If the broker successfully managed to find shares to borrow by T+2, you must be prepared to make payment by cash cheque at the counter. Note that Heartland Boy has not personally experienced this method and therefore cannot vouch for its efficacy. He would be happy to hear from his readers about their own experiences.
Short Selling Stock Mistake
Hope this anecdotal story would be of help to future investors who find themselves in such awkward situations. Of course, if Heartland Boy really wants to short sell again, he would be using an instrument such as Contract For Difference (‘CFD’). And that is an entirely legitimate and proven short selling strategy employed by some of the biggest hedge funds.
For readers who use other low-cost brokerage platforms such as Webull and Tiger Brokers, let me know your experience if you also commit a naked sell?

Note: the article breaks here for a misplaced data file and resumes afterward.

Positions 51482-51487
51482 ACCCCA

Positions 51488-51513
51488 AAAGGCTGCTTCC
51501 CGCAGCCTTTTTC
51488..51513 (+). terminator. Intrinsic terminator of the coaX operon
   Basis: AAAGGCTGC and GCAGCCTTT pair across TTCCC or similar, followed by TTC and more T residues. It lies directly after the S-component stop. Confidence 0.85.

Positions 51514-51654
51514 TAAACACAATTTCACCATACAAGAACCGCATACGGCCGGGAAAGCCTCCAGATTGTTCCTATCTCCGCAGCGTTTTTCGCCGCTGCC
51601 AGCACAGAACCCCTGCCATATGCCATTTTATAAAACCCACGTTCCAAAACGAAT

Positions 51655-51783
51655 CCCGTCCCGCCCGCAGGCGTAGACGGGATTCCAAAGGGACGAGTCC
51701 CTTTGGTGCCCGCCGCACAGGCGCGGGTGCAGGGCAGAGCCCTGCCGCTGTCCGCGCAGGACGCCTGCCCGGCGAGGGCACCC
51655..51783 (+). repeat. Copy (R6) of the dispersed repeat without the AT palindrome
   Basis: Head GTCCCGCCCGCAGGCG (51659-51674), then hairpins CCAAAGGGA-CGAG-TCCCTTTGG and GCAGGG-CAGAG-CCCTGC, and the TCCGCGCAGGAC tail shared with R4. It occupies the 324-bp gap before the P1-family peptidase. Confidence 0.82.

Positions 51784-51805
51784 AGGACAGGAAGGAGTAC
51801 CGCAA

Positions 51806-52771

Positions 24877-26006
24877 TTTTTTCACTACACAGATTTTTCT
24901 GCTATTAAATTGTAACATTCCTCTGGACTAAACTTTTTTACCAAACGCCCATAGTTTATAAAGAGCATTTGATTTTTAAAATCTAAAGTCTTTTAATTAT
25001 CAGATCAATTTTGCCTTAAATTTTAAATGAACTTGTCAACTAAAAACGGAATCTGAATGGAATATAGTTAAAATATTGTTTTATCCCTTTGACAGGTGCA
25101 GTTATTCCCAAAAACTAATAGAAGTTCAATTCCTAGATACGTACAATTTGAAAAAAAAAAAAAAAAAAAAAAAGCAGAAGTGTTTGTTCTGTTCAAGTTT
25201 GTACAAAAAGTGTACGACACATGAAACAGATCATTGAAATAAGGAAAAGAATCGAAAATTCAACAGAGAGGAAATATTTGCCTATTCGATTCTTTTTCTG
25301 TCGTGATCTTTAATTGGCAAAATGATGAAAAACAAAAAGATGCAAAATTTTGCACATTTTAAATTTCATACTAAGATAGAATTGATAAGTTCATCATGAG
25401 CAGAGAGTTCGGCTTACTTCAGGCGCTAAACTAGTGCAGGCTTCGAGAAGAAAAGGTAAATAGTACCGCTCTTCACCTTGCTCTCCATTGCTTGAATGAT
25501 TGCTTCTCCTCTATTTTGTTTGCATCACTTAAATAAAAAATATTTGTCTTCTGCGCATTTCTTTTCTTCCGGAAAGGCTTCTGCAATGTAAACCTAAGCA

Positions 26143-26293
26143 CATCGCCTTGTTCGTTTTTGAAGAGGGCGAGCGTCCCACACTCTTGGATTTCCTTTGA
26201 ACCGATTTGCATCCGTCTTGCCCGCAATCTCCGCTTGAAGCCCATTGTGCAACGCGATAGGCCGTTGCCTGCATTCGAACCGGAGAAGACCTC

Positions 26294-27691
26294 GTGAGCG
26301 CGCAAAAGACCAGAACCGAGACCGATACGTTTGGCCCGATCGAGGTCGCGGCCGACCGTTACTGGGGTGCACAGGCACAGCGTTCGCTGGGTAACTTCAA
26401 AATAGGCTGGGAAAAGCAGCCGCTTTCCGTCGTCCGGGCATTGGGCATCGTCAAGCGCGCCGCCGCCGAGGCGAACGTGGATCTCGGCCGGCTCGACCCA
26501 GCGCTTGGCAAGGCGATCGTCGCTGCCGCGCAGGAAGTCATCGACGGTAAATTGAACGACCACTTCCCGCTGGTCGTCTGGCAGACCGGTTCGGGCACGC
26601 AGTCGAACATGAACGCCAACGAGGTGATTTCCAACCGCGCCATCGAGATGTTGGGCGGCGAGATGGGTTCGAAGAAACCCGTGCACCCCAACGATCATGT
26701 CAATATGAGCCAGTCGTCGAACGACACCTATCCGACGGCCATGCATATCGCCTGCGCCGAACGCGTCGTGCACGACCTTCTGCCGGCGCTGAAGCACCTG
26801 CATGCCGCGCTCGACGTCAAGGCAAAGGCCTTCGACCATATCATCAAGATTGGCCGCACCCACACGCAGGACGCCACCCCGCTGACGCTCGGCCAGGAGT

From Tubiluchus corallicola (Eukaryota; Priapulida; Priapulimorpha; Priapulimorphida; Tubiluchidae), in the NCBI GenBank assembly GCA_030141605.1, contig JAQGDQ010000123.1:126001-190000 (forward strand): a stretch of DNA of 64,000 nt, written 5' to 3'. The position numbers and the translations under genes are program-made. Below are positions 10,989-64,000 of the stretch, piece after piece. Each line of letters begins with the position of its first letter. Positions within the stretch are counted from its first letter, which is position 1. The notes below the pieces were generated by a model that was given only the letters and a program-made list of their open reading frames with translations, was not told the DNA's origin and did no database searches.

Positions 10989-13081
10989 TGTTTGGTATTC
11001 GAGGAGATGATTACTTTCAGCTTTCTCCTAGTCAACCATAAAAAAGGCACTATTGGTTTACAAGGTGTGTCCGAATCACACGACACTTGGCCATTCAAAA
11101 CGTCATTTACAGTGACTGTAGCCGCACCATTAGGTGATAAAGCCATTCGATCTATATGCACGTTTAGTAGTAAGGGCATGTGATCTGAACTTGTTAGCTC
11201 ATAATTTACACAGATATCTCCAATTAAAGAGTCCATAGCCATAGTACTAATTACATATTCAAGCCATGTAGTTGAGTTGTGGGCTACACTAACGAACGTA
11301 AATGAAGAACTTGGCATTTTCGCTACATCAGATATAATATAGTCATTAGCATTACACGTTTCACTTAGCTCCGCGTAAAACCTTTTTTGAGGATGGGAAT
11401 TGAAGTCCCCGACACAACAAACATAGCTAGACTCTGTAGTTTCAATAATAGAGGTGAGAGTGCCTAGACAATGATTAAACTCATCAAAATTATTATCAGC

<EASY WEBULL SIGN UP PROMOTION>
Fund at least S$0.01 and receive up to USD $500 worth of shares which can be sold for cash. Stand to win a Tesla Model 3 in the lucky draw! Simply sign up with my referral link, it’s that easy!
Hi Heartland Boy,
Always, ALWAYS login to CDP to check your holdings before you sell using normal broker.
Thanks! I will definitely do that in the future. One bitten twice shy!
Why you never buy the shares yourself (within T+3), but leave it for SGX to buy for you and incur buy-in fee?
If i buy the shares myself the next working day i realised my mistake, would it be credited into my CDP in time at T+3?
Seems like cannot make it in time for T+3. What an inefficient system.
Few errors in the article…
SGX uses a reference price of T+2 closing or T+3 afternoon(whichever higher) plus 2 bids. Not T+3 closing plus 2 bids. Buy-in starts at 3pm and if there is no seller (due to say too small difference for arbitrage opportunities or illiquid stock/qty), SGX will keep increasing the Buy-in price by 2 bids until the end of the day. The $1k fine is rarely enforced even if Buy-in not done by T+3,get your broker to request waiver.